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Feckenham is a village and civil parish in the Borough of Redditch in Worcestershire, Englandmarker. It lies some three miles south-west of the town of Redditch and is around twelve miles north-east of the ancient city of Worcestermarker. It has a population of 670 and its immediate area is the location of notable royal manors that cover over 1,000 years of English history documented in many royal charters and Acts of Parliament. At its greatest period, the historic Forest of Feckenham stretched to the River Avon in the south , to the city of Worcester in the south-west and in 1389 employed Geoffrey Chaucer as Clerk of Works and Keeper of the Lodge.

Fekenham in the 21st century is a rural community with a traditional English village green, and is a starting point for several bridal ways, established country walks, and rambling routes based on Ordnance Surveymarker maps, including the long-distance public footpath, The Monarch's Way, that passes nearby.

History

The village has been previously known as Feccanhom (9th century), Feccheham (11th century), Fekkeham, Fekeham (12th century), Feckeham, Feckaham, Fecham (13th century), Flechenham (16th century), and Feckyngham in the 16th and 17th centuries. Its history goes back to Roman times when the village developed from its position on the ancient saltway track between Alcestermarker and Droitwichmarker which later became a Roman road, (now the modern B4090 road), and on the early stretches of the Bow Brook. In the year 840 CE Feckenham Manor was given by Ethelric to W┼ôrferth, and it is mentioned in the 11th century Domesday Survey. The area was once substantial forest covering much of Worcestershire and was used by Norman royalty for hunting. In the Middle Ages, Feckenham was the administrative centre for the royal forest and it grew into a thriving town while today's nearby large town of Redditch was still a small a village. Due to its location in the forest, the village was visited by all the early kings of England who had a lodge in the park of Feckenham Manor. Several entries in Pipe Rolls and Patent Rolls between the years 1166 and 1169 relate to the repair of the king's houses in the manor, and there was a royal hunting lodge near the village. The remains of one ancient hunting lodge are believed to lie beneath the village football ground.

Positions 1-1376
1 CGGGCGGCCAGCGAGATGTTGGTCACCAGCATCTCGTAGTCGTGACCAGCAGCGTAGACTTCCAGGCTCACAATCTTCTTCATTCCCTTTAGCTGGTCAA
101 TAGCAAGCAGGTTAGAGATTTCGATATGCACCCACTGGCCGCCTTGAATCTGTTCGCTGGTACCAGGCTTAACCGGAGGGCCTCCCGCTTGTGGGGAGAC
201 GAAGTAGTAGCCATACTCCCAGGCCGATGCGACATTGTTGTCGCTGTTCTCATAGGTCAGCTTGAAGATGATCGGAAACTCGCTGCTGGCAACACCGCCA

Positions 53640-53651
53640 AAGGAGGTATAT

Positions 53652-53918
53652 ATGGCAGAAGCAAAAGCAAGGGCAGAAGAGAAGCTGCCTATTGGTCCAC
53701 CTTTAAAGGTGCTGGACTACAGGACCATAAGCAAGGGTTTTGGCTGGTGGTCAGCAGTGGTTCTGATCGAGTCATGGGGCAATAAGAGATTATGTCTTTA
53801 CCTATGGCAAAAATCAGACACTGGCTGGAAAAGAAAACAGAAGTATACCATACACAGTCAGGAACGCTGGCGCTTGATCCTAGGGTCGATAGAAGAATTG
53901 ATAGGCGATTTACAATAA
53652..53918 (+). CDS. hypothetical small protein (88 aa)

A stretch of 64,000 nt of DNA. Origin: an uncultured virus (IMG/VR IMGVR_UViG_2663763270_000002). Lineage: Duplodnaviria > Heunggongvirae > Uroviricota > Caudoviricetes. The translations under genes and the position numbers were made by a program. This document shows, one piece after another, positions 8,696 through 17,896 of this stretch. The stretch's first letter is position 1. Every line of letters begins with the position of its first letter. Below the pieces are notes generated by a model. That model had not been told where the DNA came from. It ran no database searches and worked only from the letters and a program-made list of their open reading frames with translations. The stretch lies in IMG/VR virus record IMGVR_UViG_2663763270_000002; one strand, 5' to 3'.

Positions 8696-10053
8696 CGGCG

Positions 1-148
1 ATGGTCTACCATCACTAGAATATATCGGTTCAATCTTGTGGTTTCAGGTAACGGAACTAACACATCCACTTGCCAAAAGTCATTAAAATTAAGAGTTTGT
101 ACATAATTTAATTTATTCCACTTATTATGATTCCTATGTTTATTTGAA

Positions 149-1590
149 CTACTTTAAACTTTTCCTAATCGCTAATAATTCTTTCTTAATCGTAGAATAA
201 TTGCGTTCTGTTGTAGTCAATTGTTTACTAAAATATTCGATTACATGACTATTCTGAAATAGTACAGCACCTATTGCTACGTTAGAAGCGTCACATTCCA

In 1629 following a survey of royal forests, Feckenham reverted to common land and was greatly deforested; the manor land was sold by the crown to Lord Coventry in 1632.

As a result of the Local Government Act, in 1894 the civil parish was formed out of the part of Feckenham parish that was in the former Redditch Urban District, and was divided into Feckenham Rural and Feckenham Urban districts, and the communities of Headless Cross and Crabbs Cross became part of Redditch Urban District Council.

Economy

From around 1790 and during the industrial revolution, the manufacture of needle and fish-hooks, for which the parish and Reddich were well known. Cycles and motors have also been manufactured in the area. Agriculture is still a major activity. Feckenham was corporate headquarters of Barrets of Feckenham, a well-known former nationwide chain of gardening supplies stores that ceased trading during the 2008 economic crisis. A new chain of stores specialising in camping and outdoor equipment took over much of the Barret business and operates from the former premises in Feckenham. Several bed & breakfast guest houses, and two pubs represent the village's hospitality industry.